Basic Information

Mass Location: St. Mary Magdalen Chapel, 2532 Ventura Blvd., Camarillo, CA 93010
Mass Time: Sunday 10 a.m. (check parish website bulletin for special feastdays which may be different)
Confessions: 9:00-9:45 a.m. - see schedule below

Friday, July 25, 2014

Homily - Fifth Sunday after Pentecost - July 13, 2014

1 Pt. 3:8-15; Mt. 5:20-24

Today’s Gospel comes to us from the section of the Gospel of Matthew which is the Lord’s Sermon on the Mount, the charter of the people of God He has come to found.  He says, “Blessed are the poor in spirit. . . .  Blessed are the peacemakers.”  He goes on to say what He tells us in today’s Gospel.  It is not enough for His disciples simply to avoid grave sin, but they must also grow in charity.  He says, “You have heard it said, ‘Thou shalt not kill,’ what I say to you is you shall not be angry with your brother.  Both are rooted in the same vice, that of hatred.  But rather than any kind of hatred among His disciples, He asks that they and we be reconcilers.

This is a wonderful grace.  In the lifetimes of many of us here, there is already no place on the face of the earth which has not been thoroughly explored.  We have plumbed the oceans.  We have sent our rockets and aimed our telescopes deep into space.  But the last and greatest frontier is the human heart.  It is from there that good deeds and harmful deeds originate.  It is place where the Kingdom of God begins, which our Lord has said so many times in the Gospel, and to which St. Peter alludes in our Epistle today.  It is the place where our Lord has come to address His disciples and all the world.

You and I well know that human nature, under the influence of original sin, left to itself, does not tend toward reconciliation, but to division and violence.  And this is why conversion, any conversion, is such a triumph of grace and for the Kingdom which Jesus has come to establish.  Jesus gives us the possibility of true reconciliation in the world.

The Lord helps us to be reconcilers, first by His teaching.  Today, in our Epistle, St. Peter tells us, “It is better to suffer for a just cause, than for an unjust one.”  If we suffer because of the kindness we do, in the order of grace we unite ourselves with the Lord and contribute to the growth of His Kingdom.  Our beloved and late Holy Father, Pope St. John Paul II, put it in another psychological way, “It is better to be the victim than the perpetrator.”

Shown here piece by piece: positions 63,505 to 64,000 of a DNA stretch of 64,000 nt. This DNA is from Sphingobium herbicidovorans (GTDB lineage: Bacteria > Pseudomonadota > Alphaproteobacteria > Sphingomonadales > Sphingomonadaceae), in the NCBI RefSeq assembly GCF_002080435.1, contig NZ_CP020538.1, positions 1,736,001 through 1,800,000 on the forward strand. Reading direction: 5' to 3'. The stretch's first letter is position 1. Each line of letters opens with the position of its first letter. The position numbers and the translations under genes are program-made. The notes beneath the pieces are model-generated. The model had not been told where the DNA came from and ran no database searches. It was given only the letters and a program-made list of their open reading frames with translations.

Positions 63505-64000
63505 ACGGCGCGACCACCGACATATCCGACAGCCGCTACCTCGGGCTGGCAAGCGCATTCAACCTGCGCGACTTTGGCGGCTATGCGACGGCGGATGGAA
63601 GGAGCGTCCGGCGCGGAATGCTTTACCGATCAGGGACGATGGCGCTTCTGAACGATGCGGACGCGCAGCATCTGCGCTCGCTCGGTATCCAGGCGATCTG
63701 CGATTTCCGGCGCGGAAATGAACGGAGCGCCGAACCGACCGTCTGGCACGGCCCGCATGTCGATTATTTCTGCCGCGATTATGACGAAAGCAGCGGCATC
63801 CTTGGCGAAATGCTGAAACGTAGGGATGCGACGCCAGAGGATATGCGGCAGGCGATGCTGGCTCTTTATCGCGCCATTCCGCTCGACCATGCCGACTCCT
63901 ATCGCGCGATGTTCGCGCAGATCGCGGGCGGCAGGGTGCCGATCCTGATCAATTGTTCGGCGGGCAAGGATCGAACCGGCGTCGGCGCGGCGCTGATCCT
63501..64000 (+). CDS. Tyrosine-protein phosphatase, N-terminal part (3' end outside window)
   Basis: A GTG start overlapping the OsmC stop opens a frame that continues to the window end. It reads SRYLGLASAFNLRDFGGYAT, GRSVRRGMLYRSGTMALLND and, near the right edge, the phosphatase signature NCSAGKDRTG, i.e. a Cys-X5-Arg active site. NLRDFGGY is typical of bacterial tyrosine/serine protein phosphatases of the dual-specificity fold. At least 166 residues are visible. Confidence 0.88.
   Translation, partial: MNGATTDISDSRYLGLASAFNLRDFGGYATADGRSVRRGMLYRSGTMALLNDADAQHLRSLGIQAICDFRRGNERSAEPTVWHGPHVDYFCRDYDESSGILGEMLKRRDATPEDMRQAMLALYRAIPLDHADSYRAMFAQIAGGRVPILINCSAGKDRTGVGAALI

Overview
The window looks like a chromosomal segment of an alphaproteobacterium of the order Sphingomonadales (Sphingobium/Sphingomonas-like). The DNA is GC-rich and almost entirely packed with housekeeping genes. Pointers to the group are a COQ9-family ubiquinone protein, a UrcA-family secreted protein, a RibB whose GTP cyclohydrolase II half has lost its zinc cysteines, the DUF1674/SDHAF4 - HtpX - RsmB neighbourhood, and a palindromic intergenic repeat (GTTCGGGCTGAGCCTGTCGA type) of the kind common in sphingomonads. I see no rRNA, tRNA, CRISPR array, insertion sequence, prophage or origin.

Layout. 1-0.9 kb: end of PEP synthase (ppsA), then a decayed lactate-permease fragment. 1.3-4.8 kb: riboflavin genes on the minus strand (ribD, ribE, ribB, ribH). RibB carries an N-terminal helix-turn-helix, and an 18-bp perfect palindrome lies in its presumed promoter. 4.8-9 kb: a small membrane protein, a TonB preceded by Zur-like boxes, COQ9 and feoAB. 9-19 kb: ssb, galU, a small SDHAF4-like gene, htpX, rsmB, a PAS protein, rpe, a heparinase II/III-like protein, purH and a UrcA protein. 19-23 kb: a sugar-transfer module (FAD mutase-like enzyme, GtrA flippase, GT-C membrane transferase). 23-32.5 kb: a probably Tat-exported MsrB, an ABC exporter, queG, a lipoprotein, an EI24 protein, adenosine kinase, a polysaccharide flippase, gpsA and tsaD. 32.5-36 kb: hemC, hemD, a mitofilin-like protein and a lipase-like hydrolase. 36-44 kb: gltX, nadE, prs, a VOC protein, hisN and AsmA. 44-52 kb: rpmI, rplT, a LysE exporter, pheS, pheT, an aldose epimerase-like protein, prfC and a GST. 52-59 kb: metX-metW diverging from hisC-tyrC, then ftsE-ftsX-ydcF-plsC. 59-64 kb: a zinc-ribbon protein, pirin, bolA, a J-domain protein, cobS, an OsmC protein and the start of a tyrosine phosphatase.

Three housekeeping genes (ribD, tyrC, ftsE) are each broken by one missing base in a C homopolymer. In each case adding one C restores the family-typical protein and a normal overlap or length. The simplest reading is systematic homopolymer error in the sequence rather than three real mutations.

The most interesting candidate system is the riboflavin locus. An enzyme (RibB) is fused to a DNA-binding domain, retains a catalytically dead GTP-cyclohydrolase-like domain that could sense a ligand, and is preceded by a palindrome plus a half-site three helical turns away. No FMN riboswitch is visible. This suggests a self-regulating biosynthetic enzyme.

He teaches us forgiveness.  We recall that passage in the Gospel where St. Peter asks our Lord, “How many times must I forgive, seven times?”  And he thinks he is being generous.  And our Lord replies, “Not seven but seventy times seven.”  Why, because sometimes that is how much people offend us.  Christian forgiveness does not mean we have to say what a person has done is alright.  Often, what people do is not alright.  But only to say that we do not have to hold onto it.  As often as the strong emotions appear, I give it to God.  “Lord, I don’t have to hold onto this.  I put it in your hands.”  And we experience the peace He so much wants for us.

He helps us by His example.  He is the Reconciler.  In His cross and resurrection, He has stood in the place of every sinner, and overcome every offense, so that all may stand in His place, beloved sons and daughters with Him of the Father.

He helps us by the gift of sanctifying grace.  The divine life dwells within us.  The Holy Ghost gives us promptings, and enlightens our intellect to know the truth and strengthens our will to choose the good.

Someone once said, “I will destroy my enemies by making them my friends.”  That is the long way.  That is the difficult way.  But it is the only way, by a change of heart.  Christ has done this.  And if we cannot, given the circumstances of the world and of our lives, at least we can have that change of heart, and trust in the grace of God.  The stakes are high, because if Christians cannot do this, with the grace God has given us, there is no hope for the world.  Whereas, if we do, we become signs in the world of the reconciliation won for us by Christ.

We celebrate in this and every Mass the one Sacrifice of Christ whereby He has reconciled the world to Himself.  As we participate in this Mass, He wants us to be reconcilers, too.  It begins with the heart, where we can have, at once, the spirit of reconciliation, and we know then what the Lord called the blessedness of peacemakers.